It’s interesting that those like McLaren who reject the orthodox belief in the divine inspiration of Scriptures as well as the full divinity of Jesus as defined by the whole Bible still manage to make absolute claims about a person whom they otherwise call into question whenever his teachings conflict with their pet social justice issues. Fair is fair, right? So, why should we accept McLaren’s claim that Jesus wants us to feed the poor if McLaren is telling us to reject Jesus’ teaching on sexuality? Paraphrasing the famous C.S. Lewis quip, Jesus is either liar, lunatic, or Lord; it’s all or nothing. Thankfully, we have a religion that embraces Jesus and his teaching in totality. And that religion, as mentioned above, is Christianity.
For McLaren and other heretics, sowing the seeds of confusion begins with questioning the notion of orthodoxy in relation to Christianity. This confusion saw its modern flowering in the writings of Walter Bauer, a twentieth century German theologian (many people are familiar with Bauer’s teachings through the pop-writings of noted antichrist Bart Ehrman). According to Bauer, the beliefs and statements that the Church considers heresies actually predate the supposed orthodox beliefs of Christianity. Bauer taught that prior to the third century, Christianity was a mish-mash of beliefs, at times competing beliefs, that were born out of regional concerns and interpretations. Based in the most powerful city in the Empire, the church in Rome’s set of constructed beliefs ultimately won out and those beliefs became codified, including the formation of the canon of Scriptures. Revisionist history, Bauer believed, created the false concept of Christian orthodoxy. In other words, Jesus did not create the Church as we know it and the Bible is a man-made book.
This rhetorical rebuilding of the Tower of Babel is present throughout the NYT’s article. Setting the parameters for the article’s agenda, McLaren asserts, “Our religions often stand for the very opposite of what their founders stood for.”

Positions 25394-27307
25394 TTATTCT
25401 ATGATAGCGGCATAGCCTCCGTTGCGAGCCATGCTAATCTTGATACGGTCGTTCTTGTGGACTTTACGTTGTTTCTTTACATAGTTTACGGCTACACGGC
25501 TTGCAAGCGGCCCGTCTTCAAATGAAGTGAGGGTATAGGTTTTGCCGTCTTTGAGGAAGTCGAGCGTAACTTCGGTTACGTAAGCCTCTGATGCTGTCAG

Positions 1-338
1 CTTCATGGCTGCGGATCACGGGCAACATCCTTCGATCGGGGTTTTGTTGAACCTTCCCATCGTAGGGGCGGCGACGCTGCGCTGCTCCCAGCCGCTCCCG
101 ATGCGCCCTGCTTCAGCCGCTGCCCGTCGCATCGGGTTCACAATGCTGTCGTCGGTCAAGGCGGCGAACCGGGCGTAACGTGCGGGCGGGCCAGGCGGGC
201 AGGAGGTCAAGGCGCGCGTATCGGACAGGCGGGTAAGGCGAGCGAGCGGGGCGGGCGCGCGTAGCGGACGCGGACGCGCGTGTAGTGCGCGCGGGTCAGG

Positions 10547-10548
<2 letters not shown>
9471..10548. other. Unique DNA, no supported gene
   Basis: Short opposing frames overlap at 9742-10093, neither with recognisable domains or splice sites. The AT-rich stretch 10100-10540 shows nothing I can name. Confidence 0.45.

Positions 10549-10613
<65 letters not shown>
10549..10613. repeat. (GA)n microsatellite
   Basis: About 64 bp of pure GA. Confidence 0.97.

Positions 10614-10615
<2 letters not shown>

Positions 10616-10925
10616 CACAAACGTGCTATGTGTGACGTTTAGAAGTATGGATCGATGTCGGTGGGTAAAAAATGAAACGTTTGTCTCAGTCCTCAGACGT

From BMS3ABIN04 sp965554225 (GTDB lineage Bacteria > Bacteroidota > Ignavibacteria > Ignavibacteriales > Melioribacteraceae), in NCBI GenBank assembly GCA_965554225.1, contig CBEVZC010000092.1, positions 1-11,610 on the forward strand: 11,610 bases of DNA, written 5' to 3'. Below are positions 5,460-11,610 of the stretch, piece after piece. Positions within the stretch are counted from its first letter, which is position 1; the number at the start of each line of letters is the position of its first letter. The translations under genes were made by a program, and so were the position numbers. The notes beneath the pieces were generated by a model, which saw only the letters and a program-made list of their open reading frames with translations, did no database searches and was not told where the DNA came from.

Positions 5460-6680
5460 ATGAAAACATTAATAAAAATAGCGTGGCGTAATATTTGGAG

As far as the religion of Christianity goes, the common denominators across denominational lines are consistent and most definitely adhere to what the founder taught. My claim, of course, flies directly in the face of McLaren’s apostasy. His apostasy, however, flies in the face of scholarship and the Bible.
The origins of Christian orthodoxy are complex. To be honest, distilling the counter-evidence and arguments in support of the Church’s claims is a task worthy of a PhD thesis. That being said, the scholarly evidence against those who believe Bauer’s thesis, including McLaren, is weighty. In their excellent book The Heresy of Orthodoxy, theologians Andreas J. Kostenberger and Michael J. Kruger wrote that in the seventy-five years since Bauer proposed his thesis, scholars have
lodged weighty criticisms against the theory. They persuasively argued that legitimate elements of diversity in the New Testament did not negate its underlying doctrinal unity … and that historical continuity existed between the theologies of first century Christians and the church of subsequent centuries…They also demonstrated the weaknesses of Bauer’s thesis by challenging his methodology and by subjecting his views to concrete – and damaging – examination in individual cases … and by investigating his thesis in light of the New Testament data and finding it wanting.